This painting, entitled Mujina, was the image used for the Powell Street Festival‘s 2016 event “Spatial Poetics XV”. This event featured newly commissioned interdisciplinary works by Linda Uyehara Hoffman, Eileen Kage, Kisyuu, Jay Hirabayashi, Barbara Bourget, and Stefan Smulovitz — all curated by me! The theme this year was “ghost stories”; early on in the process, Jay, Barbara, and Stefan had mentioned that their piece would be inspired by the traditional Japanese tale, “Mujina, the Faceless Ghost”. This truly creepy folktale tells the story of a Tokyo man who was following a road at night when he encounters a weeping woman along the wayside. Stopping to see if she needs aid, the man was frightened to discover that she had no face. In fear, he races further up the road until he sees the dim glow of a lantern in the distance. He sees that it is a food vendor known as a soba. Grateful to find another living soul, the man explains his experience to the vendor, but he stops short of explaining her face exactly, being still too frightened to recall the experience. The soba man, moving from the shadows into the glow of the lantern, asks if perhaps she looked like this. To the traveler’s horror, the soba man, too, has no face. Suddenly the lantern is extinguished and the man is alone in the night with the faceless Mujina.*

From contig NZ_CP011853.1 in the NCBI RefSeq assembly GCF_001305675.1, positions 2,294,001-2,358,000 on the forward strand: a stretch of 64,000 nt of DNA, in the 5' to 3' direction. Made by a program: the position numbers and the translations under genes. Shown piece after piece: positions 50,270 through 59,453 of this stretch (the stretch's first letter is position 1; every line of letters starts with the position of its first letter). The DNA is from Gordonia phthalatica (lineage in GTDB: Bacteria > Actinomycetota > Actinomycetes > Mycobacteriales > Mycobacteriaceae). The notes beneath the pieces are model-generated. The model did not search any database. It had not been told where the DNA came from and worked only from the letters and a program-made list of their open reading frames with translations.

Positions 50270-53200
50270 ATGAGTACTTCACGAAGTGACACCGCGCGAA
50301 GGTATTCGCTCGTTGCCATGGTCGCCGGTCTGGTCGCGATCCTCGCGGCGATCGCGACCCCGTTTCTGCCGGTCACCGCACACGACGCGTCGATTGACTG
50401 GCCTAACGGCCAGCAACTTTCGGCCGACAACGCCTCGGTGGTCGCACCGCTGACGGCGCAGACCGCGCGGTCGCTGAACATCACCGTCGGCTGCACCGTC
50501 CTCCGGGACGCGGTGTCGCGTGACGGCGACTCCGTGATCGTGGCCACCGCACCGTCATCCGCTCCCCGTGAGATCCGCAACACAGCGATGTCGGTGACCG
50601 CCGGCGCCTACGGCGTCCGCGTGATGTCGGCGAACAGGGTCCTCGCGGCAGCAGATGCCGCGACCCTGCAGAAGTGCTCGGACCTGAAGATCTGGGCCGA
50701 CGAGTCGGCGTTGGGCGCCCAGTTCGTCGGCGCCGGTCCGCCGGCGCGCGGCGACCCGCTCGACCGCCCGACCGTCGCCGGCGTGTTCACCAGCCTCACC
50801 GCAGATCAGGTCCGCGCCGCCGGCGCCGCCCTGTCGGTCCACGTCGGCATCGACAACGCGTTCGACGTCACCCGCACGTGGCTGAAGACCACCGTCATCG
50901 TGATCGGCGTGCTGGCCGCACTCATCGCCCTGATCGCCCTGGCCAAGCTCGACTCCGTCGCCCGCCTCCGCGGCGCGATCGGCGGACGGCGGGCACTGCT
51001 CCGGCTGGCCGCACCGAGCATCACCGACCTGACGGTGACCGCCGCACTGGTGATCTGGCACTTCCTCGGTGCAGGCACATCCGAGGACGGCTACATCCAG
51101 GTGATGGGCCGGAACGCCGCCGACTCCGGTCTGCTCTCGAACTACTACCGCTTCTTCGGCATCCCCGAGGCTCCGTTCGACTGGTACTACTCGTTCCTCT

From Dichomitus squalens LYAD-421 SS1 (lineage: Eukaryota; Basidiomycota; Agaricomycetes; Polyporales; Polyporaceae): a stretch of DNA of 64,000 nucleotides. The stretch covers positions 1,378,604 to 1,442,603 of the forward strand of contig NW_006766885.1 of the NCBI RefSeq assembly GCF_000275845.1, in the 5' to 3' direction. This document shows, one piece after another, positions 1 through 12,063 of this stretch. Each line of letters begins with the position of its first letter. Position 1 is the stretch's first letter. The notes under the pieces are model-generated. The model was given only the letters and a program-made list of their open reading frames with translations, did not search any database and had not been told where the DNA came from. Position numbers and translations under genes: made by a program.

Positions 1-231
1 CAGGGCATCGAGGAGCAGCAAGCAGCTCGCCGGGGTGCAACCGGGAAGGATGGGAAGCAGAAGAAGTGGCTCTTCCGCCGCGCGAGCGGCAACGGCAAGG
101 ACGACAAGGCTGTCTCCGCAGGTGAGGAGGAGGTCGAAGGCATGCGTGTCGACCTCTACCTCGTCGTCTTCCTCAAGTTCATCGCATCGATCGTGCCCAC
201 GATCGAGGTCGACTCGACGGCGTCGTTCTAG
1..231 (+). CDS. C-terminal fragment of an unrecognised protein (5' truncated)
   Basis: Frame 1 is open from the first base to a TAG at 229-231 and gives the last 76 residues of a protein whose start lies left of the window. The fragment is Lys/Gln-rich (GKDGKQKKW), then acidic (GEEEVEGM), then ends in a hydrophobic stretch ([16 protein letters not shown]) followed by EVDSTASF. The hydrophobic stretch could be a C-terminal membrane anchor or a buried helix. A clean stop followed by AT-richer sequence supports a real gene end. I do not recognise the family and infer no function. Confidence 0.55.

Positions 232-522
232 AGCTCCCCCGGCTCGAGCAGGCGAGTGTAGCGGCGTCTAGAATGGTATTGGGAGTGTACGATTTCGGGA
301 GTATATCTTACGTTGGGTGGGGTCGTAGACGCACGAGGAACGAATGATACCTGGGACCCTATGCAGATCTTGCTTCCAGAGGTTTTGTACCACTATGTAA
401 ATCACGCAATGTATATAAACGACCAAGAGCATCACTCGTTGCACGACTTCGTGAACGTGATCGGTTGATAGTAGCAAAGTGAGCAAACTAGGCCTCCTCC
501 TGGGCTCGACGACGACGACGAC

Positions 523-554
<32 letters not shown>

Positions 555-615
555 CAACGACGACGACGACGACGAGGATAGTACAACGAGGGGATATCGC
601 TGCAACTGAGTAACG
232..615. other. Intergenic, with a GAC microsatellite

The image features three Mujina, accompanied by cherry blossoms and birds… I suppose I assumed that the Tokyo man ends up becoming a faceless ghost as well, which may not be entirely correct (do Mujina recruit? I don’t honestly know).
Barb Yamazaki beautifully took the image and created the poster for Spatial Poetics, which can be seen below. Mujina joins Kendo Bird as an ongoing exploration of my Japanese heritage. Hopefully more will soon follow!
*Courtesy of the blog “Strange State”, which can be accessed HERE.